You can read more about last week's occasion in this article from the Czech press, easily translatable using Google Translate.

Saturday, 2 October 2010

Former Girls' School, Heroldovy Sady

The first village schoolmaster was appointed in Vršovice in the 17th century, and we know that in 1797 Matouš Holub was running a small school from his family cottage near the Botič. But the parish had to wait until the 1890s for its first purpose-built institutions, constructed alongside the gardens of Heroldovy Sady. Two of the buildings still function as business and management colleges, but the adjacent girls' establishment dating from 1898 is no longer in use as a school.

Even so, the improving sentiment of Victorian-era educational values remains in the imposing inscriptions. The one at the top reads 'School is the Foundation of Life' and below it are the names of the two women most associated with the Bohemian cultural scene in the second half of the nineteenth century, the writers Božena Němcová and Karolina Světla.

Between the two names appears an abbreviated version of the coat of arms of Vršovice: the Bohemian lion and the fishing basket called a vrš (from which folk etymologists like to derive the neighbourhood's name).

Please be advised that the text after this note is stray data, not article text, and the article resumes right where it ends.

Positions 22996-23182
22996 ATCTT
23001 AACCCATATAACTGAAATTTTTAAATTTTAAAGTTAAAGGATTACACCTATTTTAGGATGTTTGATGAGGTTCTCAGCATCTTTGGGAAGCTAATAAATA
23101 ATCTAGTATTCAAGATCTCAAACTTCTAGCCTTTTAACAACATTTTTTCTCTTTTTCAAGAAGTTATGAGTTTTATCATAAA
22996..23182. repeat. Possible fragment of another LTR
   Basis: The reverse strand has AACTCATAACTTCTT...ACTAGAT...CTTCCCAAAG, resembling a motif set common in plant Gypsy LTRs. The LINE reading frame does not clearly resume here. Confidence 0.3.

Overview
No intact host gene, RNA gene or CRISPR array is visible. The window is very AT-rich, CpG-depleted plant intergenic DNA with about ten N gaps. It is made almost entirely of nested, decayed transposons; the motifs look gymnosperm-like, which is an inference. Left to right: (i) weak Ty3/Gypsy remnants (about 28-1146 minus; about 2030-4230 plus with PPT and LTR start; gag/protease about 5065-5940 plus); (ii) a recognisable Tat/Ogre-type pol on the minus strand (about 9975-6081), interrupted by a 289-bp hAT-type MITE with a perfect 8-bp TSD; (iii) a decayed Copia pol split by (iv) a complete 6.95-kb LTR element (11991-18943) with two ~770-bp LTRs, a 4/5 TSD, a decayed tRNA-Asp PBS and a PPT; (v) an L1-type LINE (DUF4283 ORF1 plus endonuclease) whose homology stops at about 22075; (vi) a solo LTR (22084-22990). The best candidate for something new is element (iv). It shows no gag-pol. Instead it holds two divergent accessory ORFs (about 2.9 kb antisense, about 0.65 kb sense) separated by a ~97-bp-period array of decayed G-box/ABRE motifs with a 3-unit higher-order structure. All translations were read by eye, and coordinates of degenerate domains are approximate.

N.B. Apologies for the fact that the names are cut off. This photographer's error will be corrected in the next few days when I can get a replacement image.

Friday, 1 October 2010

Turf Wars

When I first visited Prague in 1991 the only graffiti I spotted was a stick man hanging from a hammer and sickle, sprayed thinly onto a wall beneath a bridge in Branik. Pretty daring stuff.  These days, it's everywhere, usually thoughtlessly and unartistically daubed on facades and doorways, even in the historic centre.
There's a wide range of equally unappealing stuff - largely 'tags' drawn in the usual spiky style to define some gang or other's territory.  Having said that, there is something visually striking about the overlaying of rival signatures in this collection from a wall running alongside the Botič stream on the Vršovice/Michle border.

What you don't get much of (apart from the traditional Satanic beard and horns applied to politicians' faces on election posters) is political sentiment of the sort that the commies clamped down on so successfully. The nearest I have found locally is the slogan in today's smaller picture: 'our streets, our towns' (scrawled on the hoardings of the building site behind the Rangherka). Just round the corner is another, in the same hand, reading 'today the pavements, tomorrow the whole park'. Quite witty.

But what I really want to know about all this graffiti is why you never see the little devils actually doing it...

Click here to view thumbnails for all participants in today's City Daily Photo theme day